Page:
* "Are you back to normal?" is the question that I most often get now that it's been four months since our big earthquake.
I heard the question in San Luis Obispo and Pasadena. I heard it in Orange County and in Austin, Tex. It's a frustrating question for those of us who live in the quake area, because telling the truth feels like whining. Sometimes I just answer "yes" because the person would never understand anyway. There is no normalcy and there won't be for a long time, but people outside the area have no idea what I mean.
"Are you back to normal?" The question reveals how far removed the rest of the world is from us. I had not understood the meaning of alienation before Jan. 17, even though that was the theme song of the '60s, when I was in college. But now I understand alienation. My relatives don't understand. My neighbors outside of the quake area don't understand.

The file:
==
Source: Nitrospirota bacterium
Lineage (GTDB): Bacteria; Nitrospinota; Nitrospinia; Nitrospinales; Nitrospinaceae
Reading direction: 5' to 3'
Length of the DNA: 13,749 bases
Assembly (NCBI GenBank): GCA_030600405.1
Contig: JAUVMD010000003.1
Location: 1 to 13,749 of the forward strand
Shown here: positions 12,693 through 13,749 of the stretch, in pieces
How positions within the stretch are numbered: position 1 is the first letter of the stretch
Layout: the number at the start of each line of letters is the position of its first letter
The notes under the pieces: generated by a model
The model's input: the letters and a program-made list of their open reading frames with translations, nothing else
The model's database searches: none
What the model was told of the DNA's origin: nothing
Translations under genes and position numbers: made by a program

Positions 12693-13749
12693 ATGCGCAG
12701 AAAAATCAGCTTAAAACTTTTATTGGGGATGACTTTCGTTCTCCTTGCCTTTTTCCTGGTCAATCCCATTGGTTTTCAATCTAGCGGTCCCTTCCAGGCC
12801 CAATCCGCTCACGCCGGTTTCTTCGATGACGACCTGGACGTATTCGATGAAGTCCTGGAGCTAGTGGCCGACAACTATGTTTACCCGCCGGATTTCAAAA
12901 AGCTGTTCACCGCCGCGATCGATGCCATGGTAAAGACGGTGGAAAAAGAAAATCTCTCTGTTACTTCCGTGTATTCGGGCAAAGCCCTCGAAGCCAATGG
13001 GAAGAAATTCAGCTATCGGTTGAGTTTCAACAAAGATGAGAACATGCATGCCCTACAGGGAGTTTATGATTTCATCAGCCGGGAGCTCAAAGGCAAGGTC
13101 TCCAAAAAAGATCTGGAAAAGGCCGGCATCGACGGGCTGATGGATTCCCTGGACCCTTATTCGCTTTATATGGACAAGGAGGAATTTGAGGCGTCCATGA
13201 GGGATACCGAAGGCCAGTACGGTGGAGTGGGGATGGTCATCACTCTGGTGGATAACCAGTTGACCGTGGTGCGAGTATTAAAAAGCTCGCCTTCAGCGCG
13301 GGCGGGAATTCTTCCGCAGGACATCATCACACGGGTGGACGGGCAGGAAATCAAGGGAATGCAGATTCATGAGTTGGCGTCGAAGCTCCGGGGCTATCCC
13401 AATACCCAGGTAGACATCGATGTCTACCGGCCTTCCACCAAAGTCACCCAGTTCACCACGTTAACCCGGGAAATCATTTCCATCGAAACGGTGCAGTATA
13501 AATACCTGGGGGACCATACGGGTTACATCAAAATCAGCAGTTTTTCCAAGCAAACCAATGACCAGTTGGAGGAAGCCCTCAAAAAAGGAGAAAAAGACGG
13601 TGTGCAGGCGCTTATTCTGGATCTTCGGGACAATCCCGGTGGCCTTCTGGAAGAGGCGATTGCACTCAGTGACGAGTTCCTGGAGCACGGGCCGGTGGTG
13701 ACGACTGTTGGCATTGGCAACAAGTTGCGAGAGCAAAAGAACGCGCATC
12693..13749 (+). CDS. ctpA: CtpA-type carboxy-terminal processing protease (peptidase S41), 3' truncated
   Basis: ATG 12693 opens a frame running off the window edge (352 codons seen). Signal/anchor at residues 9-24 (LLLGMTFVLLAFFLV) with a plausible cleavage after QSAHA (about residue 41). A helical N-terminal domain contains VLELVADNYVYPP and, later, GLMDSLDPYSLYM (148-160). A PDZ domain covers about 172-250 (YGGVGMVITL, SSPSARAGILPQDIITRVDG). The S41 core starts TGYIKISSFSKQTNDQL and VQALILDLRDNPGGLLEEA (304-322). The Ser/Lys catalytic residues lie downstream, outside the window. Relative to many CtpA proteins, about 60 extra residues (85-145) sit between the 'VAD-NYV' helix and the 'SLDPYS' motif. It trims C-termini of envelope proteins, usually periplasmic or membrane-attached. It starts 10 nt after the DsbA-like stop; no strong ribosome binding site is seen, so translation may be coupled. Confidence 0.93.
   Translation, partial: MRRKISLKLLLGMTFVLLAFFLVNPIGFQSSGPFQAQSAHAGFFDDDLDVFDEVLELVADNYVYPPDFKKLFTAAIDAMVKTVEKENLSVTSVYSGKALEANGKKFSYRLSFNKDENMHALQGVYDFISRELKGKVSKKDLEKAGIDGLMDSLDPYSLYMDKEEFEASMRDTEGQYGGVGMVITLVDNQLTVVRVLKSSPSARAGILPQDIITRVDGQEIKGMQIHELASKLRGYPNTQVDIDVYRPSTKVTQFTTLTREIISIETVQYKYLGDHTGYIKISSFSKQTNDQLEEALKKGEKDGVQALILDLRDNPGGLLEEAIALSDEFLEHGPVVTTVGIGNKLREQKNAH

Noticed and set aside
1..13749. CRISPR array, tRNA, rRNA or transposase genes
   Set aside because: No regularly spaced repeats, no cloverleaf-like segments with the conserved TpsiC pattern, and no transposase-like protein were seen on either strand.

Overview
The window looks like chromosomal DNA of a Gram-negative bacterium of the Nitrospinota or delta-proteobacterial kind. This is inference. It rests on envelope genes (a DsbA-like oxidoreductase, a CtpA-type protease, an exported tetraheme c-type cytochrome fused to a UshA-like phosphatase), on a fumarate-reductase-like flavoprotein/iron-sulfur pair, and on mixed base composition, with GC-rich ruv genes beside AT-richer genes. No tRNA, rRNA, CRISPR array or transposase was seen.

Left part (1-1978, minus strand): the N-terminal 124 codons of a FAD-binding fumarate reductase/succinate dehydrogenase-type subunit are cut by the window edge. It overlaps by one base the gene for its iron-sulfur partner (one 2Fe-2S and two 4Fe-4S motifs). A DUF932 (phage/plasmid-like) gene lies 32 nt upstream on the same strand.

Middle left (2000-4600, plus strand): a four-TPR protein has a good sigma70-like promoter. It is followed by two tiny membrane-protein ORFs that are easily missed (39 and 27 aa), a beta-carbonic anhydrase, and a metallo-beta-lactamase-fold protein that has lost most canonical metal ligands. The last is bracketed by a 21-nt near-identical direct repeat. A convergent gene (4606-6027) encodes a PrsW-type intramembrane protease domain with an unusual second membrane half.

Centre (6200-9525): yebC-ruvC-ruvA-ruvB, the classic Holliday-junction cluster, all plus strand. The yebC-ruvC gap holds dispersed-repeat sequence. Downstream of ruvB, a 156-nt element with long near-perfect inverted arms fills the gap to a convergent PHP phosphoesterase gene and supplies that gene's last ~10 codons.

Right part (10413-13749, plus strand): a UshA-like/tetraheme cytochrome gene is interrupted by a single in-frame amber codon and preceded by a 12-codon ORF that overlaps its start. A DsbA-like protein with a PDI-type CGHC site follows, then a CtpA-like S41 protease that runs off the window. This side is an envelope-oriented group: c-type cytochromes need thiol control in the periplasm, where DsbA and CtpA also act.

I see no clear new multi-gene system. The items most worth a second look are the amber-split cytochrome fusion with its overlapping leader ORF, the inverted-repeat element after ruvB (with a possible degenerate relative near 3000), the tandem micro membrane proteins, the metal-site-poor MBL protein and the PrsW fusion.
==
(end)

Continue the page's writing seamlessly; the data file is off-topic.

"Are you back to normal?" It's as if the question is a hope, so they can quit worrying about us. The truth is, there is no one who would like to be back to normal more than those of us whose lives have been disrupted. We would like to be able to go back to those favorite shopping areas and restaurants that we used to haunt, but they aren't there anymore. We would like to get in our car and drive according to habits rather than to have to think about each trip and the likely detours. We would like to quit looking at cracked plaster, broken bricks, hanging ceilings and soft insulation. Most of all, we would like to be with our friends who have moved away. Some have died.
"Are you back to normal?" I know it's a question of hope, and I know that it is meant well, but it only reinforces the gulf between us. If someone would only say, "I wish you were back to normal." Then I would know that they understand.
Richardson is the pastor of Northridge United Methodist Church .